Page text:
1952 - 2017 | NSW | Foreign correspondent & broadcaster
British-born Mark Colvin became one of Australia’s finest news and current affairs broadcasters, a man who brought some of biggest international stories to Australian radio and television audiences for nearly four decades from 1980. As a foreign correspondent he married vivid descriptions with superb context and background. Between postings he was the founding presenter of the ABC radio program The World Today and from 1997 was host of the evening program PM, a role he held for 20 years. Mark inspired many colleagues to become ABC journalists and then to become better journalists because of his professionalism, courage and resilience in the face of debilitating diseases. ABC colleague Tony Jones described him simply as “the greatest broadcaster of the ABC’s modern era and without doubt an acknowledged national treasure.
It’s late 2008 and I’m sitting in the ABC’s Washington bureau utterly exhausted after another whirlwind day covering the epic presidential election. I’ve filed half a dozen radio news stories as well as reports for AM and The World Today and done the odd TV cross. The last thing I now feel like doing is stumping up again for PM. But it’s not just PM I’m filing for. It is Mark Colvin. The fatigue dissipates and the thrill of getting to speak to Mark on air (and, if lucky, off air too) powers me through until deadline.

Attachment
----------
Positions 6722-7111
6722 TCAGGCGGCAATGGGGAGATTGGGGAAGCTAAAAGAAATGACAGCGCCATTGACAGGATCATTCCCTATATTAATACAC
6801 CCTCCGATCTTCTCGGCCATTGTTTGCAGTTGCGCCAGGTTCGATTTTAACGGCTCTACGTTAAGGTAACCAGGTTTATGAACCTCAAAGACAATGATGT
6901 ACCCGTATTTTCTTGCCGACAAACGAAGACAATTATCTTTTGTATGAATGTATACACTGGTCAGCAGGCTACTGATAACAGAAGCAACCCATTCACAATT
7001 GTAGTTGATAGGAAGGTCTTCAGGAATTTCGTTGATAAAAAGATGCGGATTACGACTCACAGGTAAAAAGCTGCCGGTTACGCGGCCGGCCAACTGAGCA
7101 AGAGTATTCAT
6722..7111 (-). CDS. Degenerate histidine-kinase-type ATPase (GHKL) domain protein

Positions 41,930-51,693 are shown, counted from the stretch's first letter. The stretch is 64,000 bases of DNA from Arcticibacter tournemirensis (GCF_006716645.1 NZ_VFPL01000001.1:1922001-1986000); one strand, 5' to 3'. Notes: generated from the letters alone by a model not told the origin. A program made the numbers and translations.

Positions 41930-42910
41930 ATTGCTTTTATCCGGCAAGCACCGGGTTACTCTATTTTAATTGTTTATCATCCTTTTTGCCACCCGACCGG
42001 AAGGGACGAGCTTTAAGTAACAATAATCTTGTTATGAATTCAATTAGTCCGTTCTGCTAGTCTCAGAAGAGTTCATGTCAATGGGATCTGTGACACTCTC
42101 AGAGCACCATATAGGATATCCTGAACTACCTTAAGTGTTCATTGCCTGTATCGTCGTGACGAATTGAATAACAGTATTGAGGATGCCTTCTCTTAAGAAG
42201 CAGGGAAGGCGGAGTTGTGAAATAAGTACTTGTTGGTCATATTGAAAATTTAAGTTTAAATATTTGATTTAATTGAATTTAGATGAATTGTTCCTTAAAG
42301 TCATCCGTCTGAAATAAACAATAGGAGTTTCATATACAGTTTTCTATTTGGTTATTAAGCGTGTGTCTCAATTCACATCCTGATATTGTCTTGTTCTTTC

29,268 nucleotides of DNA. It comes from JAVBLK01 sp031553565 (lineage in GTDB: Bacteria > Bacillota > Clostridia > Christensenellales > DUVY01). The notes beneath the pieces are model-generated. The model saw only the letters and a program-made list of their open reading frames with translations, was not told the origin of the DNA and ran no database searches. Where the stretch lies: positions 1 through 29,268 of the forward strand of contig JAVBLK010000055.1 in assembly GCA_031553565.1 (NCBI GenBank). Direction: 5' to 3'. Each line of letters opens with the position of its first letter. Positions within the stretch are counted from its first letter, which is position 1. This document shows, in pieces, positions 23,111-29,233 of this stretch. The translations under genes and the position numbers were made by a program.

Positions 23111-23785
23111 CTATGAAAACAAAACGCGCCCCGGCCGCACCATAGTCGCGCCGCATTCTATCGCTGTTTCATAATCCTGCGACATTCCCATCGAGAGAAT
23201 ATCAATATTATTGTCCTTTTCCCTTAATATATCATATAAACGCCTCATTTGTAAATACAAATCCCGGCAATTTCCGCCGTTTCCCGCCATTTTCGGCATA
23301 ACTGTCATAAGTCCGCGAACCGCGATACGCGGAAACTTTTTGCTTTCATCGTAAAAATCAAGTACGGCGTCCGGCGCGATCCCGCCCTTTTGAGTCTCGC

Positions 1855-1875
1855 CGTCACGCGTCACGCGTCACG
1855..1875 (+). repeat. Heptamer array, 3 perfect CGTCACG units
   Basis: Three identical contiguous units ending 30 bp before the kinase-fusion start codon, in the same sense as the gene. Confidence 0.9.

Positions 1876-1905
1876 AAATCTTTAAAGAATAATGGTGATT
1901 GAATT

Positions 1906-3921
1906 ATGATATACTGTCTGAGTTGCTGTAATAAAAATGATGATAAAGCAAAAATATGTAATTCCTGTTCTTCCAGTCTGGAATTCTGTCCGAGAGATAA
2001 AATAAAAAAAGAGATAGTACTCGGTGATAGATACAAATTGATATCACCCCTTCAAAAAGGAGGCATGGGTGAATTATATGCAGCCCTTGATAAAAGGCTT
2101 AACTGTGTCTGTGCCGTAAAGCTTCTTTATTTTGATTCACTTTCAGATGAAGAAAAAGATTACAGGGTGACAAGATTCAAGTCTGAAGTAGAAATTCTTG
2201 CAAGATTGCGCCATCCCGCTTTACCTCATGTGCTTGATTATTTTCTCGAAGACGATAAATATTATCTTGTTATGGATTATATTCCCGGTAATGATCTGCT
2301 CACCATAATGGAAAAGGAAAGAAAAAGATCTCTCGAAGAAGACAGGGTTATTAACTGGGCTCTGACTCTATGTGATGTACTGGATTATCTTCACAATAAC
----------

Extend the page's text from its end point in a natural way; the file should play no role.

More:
Mark Colvin had that effect on the many young journalists he mentored and inspired in his long career at the ABC. Behind that distinctive and authoritative voice was a beautiful, gentle man who cared deeply about his colleagues, particularly those following his footsteps as a foreign correspondent.
Colvin’s love of overseas reporting undoubtedly sprang from his rather unconventional upbringing. He spent his childhood in London, Oslo, Vienna and Kuala Lumpur. His father, John, lived a double life as a British diplomat and an MI6 spy. These experiences were to form the basis of a touching memoir, Light and Shadow: Memoirs of a Spy’s Son, published a year before Colvin’s death.